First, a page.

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Grrrrr, I was hoping they wouldn't show too much. Trouble is they drawers are a perfect fit. If I sand them out I'll loose that.

I have been going through the finishes at work and as I understand it, sanding sealer is a shallac based product, so I could build up a few coats of this then use black bison wax (which is a caranuba wax product) on top. Very similar to what I have done before. Just understanding the different terminologies I suppose.

I think there is a shallac sanding sealer which is different to the spirit based sanding sealer I already have. Going to do some more research at lunchtime to get my head around it all.
 

Modernist

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Why are you having to use a scraper, apart from possibly on the walnut front? Whilst I hesitate to mention it, is there a problem with the plane ie sharpening? Most of it should be no problem. I think it would be better to lose a little of the fit to get rid of the marks which won't disappear with finish.
 

mickthetree

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Thanks for the input Modernist. The Walnut front is pretty swirly and I had some tear out issues which the scraper soon sorted. The top and bottom are the only bits without walnut in them, so I decided to get some practice in and scrape the whole thing. Quite enjoyed it!

The chatter marks are from planing the drawer to fit. I didn't have the jaws of my vice tight enough and it grabbed.

As I'm keeping this for myself (probably for the workshop) I will probably live with the marks as a reminder to do better next time.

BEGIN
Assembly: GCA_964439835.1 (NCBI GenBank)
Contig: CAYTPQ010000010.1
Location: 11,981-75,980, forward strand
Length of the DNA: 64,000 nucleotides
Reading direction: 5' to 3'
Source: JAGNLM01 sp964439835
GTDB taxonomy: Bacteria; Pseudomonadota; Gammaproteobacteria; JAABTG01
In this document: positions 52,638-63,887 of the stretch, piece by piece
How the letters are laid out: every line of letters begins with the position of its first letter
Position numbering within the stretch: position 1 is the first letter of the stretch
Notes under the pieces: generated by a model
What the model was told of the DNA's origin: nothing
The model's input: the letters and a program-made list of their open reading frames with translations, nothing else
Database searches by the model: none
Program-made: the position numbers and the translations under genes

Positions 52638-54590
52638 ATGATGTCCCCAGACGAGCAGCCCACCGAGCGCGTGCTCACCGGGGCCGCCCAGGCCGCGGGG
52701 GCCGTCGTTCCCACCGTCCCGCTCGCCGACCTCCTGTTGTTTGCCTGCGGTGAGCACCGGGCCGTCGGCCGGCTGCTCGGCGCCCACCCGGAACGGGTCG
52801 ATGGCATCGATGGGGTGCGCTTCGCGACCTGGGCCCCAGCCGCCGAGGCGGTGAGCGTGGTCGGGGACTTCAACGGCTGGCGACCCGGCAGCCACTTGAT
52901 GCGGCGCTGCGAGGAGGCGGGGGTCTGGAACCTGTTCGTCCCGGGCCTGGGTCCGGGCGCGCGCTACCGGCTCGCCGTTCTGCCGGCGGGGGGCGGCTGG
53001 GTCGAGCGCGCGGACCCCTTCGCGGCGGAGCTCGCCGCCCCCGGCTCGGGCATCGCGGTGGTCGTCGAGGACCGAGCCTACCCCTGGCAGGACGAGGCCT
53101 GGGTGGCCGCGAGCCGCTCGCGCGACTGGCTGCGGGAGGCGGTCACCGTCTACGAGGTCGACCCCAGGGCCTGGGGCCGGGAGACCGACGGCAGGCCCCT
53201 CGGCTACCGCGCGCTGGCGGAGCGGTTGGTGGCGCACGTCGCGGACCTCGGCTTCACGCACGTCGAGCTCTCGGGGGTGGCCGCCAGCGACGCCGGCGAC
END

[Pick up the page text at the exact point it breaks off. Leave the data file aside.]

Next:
Cheers
 

Modernist

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mickthetree":4deph8va said:
Thanks for the input Modernist. The Walnut front is pretty swirly and I had some tear out issues which the scraper soon sorted. The top and bottom are the only bits without walnut in them, so I decided to get some practice in and scrape the whole thing. Quite enjoyed it!

The chatter marks are from planing the drawer to fit. I didn't have the jaws of my vice tight enough and it grabbed.

As I'm keeping this for myself (probably for the workshop) I will probably live with the marks as a reminder to do better next time.

Cheers

It's not long until Christmas, put in for a BU smoother :D
 

mickthetree

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Ok, now I'm more confused than ever.

Is sanding sealer the same thing as premixed shallac? Does it equate to a 1lb cut?

If not, is there another name for premixed shallac that you can buy?
 

Chems

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I think your right, its only for the workshop and will be a good reminder, take solace in the fact that even an LN will chatter from time to time!
 

Harbo

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I make my Shellac from Blond Shellac Flakes ( bought from Axminster) dissolved with Meths.
A thin mix makes a good sander sealer.

Rod
 

mickthetree

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Bit further along now, I have applied two coats of Liberon sanding sealer. I sanded the first after 45 minutes, the second I let dry overnight and have tried to sand it down now.

It feels a bit odd. Not tacky or sticky, but not quite dry. Maybe claggy is the word I'm looking for.

Anyway, what I wanted was to build up a few coats, rubbing them down between each coat, then put on a wax finish.

I can see tiny scratches in the sanding sealer finish where it goes over the endgrain of the pins and tails. Should I use 400 grit instead? OR webrax? I have grey green and brown I think.

Should I stop at 2 coats of sanding sealer and add the wax now?

Any ideas welcome.